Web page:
The 4-H Children’s Gardens celebrate 30th anniversary
In summer 2023, the Michigan 4-H Children’s Gardens will celebrate 30 years of existence. As we mark this occasion, the Michigan 4-H Foundation is reflecting on the origins of the first garden.
In summer 2023, the Michigan 4-H Children’s Gardens will celebrate 30 years of existence. As we mark this occasion, the Michigan 4-H Foundation is reflecting on the origins of the first garden, the early inspiration behind its creation and the dedication ceremony in August 1993. The following is a minorly adapted reprint of an article originally published in the Winter 1993 edition of Vantage.
Once upon a time, two MSU horticulture professors shared an office. One was deeply immersed in making a dream come true. The other began to think on how that dream could be expanded to include kids, too!
In 1987, Will Carlson, curator and director of the MSU Horticulture Demonstration Gardens, was trying to decide what to do with the area bordering the new MSU demonstration gardens on the south side of the MSU campus, between the parking lot and the Clarence Lewis Arboretum.
Professor Lee Taylor, Carlson’s office mate, and his wife, Jane Taylor, director of annual gifts for the Michigan 4-H Foundation, had some ideas for him. Ideas that evolved into the 4-H Children’s Garden.
The Taylors had been working with kids and gardens for many years.
“Lee was a 4-H vegetable garden leader, and I was a 4-H wildflower leader when our kids were little,” Jane said.
“I was always incorporating fun things in the garden,” she said. “I was always doing things that were a little off the wall.”
“Many kids didn’t see gardening as fun. A parent might say, ‘Go weed the garden,’ when a child didn’t clean up his room or had done something to displease the parent. Gardening was a punishment, and it shouldn’t be. It should be fun, so I did things that would make it fun,” Jane said.
In planning the 4-H Children’s Garden with Jeff Kacos, MSU assistant director of parks and planning; Deb Kinney, MSU landscape artist; and Dennis Hansen, MSU superintendent of site construction, including things that kids would find fun was the guiding principle.
“Research shows that pizza is the No. 1 choice of food in school lunch menus, so we had to have a pizza garden,” Jane said.
“Later, Disney did a survey of kids that asked their favorite foods and pizza was again No. 1, but we already knew that and had incorporated it into our plan,” she said.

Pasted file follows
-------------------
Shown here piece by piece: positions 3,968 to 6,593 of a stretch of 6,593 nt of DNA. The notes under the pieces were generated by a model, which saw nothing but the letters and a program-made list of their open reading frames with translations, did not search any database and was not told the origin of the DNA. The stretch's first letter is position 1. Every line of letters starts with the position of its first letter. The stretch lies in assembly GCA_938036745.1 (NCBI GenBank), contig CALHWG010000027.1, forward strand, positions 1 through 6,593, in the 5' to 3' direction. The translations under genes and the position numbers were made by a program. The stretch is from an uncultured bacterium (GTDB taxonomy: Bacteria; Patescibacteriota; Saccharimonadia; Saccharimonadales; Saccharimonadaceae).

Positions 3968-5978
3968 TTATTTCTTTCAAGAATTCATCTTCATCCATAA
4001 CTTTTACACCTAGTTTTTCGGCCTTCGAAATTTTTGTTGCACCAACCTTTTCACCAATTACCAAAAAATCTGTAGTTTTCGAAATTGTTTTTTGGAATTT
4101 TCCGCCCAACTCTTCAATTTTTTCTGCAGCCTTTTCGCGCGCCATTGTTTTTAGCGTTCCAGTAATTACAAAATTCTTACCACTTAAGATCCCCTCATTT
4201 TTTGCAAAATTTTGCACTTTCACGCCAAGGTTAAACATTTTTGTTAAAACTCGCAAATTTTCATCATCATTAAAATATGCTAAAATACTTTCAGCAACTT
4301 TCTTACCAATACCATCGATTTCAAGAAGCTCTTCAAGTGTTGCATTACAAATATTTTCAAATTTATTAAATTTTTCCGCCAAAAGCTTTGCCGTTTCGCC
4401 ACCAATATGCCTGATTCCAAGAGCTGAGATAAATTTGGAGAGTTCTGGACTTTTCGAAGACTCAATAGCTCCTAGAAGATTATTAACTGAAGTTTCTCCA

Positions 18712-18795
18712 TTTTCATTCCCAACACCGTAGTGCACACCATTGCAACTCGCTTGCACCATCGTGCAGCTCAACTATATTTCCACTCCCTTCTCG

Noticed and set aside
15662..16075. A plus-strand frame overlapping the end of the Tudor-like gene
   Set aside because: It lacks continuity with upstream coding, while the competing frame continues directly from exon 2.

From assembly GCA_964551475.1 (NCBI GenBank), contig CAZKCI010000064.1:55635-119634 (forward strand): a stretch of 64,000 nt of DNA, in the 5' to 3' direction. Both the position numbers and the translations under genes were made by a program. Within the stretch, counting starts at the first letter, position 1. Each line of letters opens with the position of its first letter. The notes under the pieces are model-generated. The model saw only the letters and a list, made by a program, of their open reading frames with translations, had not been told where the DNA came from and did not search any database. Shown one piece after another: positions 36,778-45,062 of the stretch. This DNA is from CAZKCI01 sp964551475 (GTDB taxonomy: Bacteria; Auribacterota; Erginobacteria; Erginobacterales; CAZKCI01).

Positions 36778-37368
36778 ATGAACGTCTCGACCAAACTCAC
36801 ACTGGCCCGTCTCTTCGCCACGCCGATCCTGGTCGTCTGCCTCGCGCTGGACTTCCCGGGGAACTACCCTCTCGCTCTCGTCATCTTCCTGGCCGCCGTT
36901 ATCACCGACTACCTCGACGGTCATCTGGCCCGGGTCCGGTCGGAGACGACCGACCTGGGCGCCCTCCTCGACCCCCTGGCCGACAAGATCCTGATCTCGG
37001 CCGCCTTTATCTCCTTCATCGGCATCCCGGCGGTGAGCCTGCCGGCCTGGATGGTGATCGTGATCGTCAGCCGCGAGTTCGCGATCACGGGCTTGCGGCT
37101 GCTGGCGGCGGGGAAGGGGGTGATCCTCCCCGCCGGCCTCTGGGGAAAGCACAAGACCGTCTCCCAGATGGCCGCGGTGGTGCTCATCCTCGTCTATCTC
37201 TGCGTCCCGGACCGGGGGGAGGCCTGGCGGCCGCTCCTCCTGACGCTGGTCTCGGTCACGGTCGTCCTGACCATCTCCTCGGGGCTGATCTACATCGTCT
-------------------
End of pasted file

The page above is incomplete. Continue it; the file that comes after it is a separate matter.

“A lot of the themes in the garden came from kids of the MSU Laboratory Preschool. The kids represented 17 ethnic groups, yet regardless of their backgrounds, their ideas of a garden for them were pretty consistent.”
Their list of wants for the garden was headed by plants. Jane said the planners were glad to see this be the top concern.
Water was the second thing kids wanted most to see. The 4-H Children’s Gardens' most popular attractions are the spitting frog fountain and the “very touchable” bubble fountain.
The most surprising desire for the garden was for vegetables.
“We couldn’t believe it, but they actually wanted vegetables,” Jane said.
The kids also wanted color.
“When we asked them what colors, we were expecting the list of primary colors, but the kids mentioned 19 colors,” she said. “Now, when they get out of their parents’ cars heading to the garden, they can see the colors and you can hear the kids screaming, ‘This is my garden.’”
Another thing kids wanted to see were butterflies, so, of course, there is a butterfly theme garden. They asked that the garden have twisted paths – no straight lines – and they drew examples to be sure the designers got it right.
They said they didn’t want to see “no” signs.
“We will have a sign that limits things like roller blades, bicycles and other things that could potentially harm the garden, but those signs won’t say ‘no.’ They will welcome kids to the garden with only pictures of things that are now allowed,” Jane said.
“Public gardens in the United States have not ever actively done demonstration for children,” said Jane, who, along with her husband, worked to see that change at MSU.
They proposed the idea of a demonstration garden for children to serve as the buffer between the MSU Horticulture Gardens, the arboretum and the parking area.
“We [The Michigan 4-H Foundation and 4-H Youth Programs] asked Will if we could raise money to dedicate that area for a garden for children,” Jane said. “He agreed to dedicate $50,000 for anything underground – like drainage and electricity – if we agreed to raise money for everything aboveground. And we were off!”
More than $700,000 later – raised and contributed by 4-H clubs and councils, individuals, garden clubs, businesses, organizations, and MSU staff and faculty members – the original 4-H Children’s Garden was dedicated Aug. 11, 1993.
More than 80 children participated in the “Imagination Celebration,” which included a folk concert by MSU graduate Sally Rogers, who premiered the garden song she composed in honor of the 4-H Children’s Garden. Dian Blaine, author of the Boxcar Children Cookbook, gave a cooking demonstration featuring plants from the garden. Roger Swain, host of PBS-TV’s “Victory Garden” show, helped kids bury the “Seeds of the Future” time capsule. After rides in the Asgrow Seed Company’s hot air balloon and a garden scavenger hunt, Deanna House closed the day’s activities, helping the children create their own garden snacks.
At 4 p.m., 3,000 guests of both the 4-H Children’s Garden and the MSU Horticulture Demonstration Gardens gathered in the annual gardens to celebrate the dedication. Fred Poston, dean of the MSU College of Agriculture and Natural Resources, and MSU President Gordon Guyer both heralded their opening while children dressed in pink and teal 4-H Children’s Garden T-shirts cut the ceremonial ribbons.